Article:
# Hearing a sound backwards because of Doppler effect

Consider a supersonic plane (mach 2) aproaching a stationary sound source (e.g a fog horn on a boat).

If I understand it correctly, the passengers in the plane can hear the sound twice. First at a 3 times higher frequency, and then (after they passed the source) a second time at normal frequency but backwards. None of the textbooks or web sites mention this backwards sound. Yet I am quite sure it must be there.

Am I correct? And if so, is it actually observed (e.g. By fighter pilots) and why do textbooks never mention this?

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I doubt that fighter pilots can hear anything happening outside the plane (just because it's so loud), and I can't think of any other supersonic motion, so I wouldn't be surprised if this effect has never been observed. But it's an interesting question. – David Z Sep 19 '11 at 22:38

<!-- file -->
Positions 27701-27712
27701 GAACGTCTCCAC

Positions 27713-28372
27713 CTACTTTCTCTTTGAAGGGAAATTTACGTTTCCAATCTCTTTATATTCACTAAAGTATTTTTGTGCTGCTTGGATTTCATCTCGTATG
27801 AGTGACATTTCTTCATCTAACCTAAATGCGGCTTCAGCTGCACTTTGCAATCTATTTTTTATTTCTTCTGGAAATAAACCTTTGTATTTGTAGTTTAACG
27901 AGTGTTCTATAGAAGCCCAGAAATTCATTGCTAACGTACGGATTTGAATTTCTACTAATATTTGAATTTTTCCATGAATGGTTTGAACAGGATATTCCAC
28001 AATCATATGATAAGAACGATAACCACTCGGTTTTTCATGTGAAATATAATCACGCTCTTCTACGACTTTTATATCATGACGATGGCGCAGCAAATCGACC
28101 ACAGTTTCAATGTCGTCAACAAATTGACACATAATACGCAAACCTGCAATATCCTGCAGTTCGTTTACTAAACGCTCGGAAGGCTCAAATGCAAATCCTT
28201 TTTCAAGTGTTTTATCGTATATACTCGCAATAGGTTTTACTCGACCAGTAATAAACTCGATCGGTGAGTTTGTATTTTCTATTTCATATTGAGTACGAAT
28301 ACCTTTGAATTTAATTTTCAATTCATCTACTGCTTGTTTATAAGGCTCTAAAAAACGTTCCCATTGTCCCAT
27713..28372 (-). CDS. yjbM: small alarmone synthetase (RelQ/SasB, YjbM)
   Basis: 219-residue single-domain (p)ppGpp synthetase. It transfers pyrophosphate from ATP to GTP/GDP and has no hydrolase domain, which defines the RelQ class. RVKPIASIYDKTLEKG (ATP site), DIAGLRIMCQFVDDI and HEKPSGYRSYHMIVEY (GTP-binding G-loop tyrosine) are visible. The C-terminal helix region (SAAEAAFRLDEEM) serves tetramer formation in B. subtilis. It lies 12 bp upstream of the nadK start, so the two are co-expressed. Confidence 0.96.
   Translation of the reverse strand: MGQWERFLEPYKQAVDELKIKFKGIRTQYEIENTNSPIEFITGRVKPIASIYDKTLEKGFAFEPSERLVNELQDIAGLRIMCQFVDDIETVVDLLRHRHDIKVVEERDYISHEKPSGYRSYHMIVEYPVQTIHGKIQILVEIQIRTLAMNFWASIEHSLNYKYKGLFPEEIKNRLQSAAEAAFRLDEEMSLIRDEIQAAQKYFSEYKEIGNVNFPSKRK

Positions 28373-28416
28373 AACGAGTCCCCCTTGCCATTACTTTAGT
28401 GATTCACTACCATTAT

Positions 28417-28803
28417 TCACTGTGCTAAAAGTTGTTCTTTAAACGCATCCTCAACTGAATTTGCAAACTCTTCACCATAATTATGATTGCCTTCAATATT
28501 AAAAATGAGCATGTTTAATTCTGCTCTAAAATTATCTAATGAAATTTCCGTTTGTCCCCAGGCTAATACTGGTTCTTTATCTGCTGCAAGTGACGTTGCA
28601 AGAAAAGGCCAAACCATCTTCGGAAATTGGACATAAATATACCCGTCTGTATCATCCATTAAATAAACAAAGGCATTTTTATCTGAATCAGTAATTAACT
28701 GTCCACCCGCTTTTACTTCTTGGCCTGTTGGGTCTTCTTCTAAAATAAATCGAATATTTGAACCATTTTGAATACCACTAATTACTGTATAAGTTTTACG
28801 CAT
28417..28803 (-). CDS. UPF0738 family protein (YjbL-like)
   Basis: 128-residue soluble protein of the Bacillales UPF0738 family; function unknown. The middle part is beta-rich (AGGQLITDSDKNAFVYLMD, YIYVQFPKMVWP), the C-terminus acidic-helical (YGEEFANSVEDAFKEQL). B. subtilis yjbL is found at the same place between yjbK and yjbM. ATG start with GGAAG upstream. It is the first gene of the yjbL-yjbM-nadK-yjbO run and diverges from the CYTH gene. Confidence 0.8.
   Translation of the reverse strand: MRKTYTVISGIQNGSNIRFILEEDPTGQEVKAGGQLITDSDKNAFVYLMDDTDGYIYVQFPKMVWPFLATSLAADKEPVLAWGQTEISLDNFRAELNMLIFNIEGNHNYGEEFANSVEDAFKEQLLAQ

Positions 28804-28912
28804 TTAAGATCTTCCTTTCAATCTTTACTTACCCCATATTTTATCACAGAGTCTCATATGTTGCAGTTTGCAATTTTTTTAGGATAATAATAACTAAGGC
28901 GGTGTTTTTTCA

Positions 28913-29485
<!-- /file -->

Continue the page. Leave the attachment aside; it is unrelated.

FYI Gareth Loy's Musimatics book mentions it at pg. 230; one gets it from Doppler shift eq. $f_d=f\frac{v_s}{v_s-u}$ (in 1d), where $v_s$ is sound speed, $u$ is the emitter's relative speed and $f$ the frequency being emitted if $u>v_s$. – eudoxos Sep 20 '11 at 9:12
i don't think this reversal of sound would take place. – Vineet Menon Sep 21 '11 at 4:59
@Vineet Menon: fully irrelevant what you think unless you give an argument. – eudoxos Sep 21 '11 at 18:15
@David Zaslavsky: how about moving surface wave source on water? (to be sure, I really mean surface waves, not acoustic waves; Doppler effect is the same) – eudoxos Sep 21 '11 at 18:17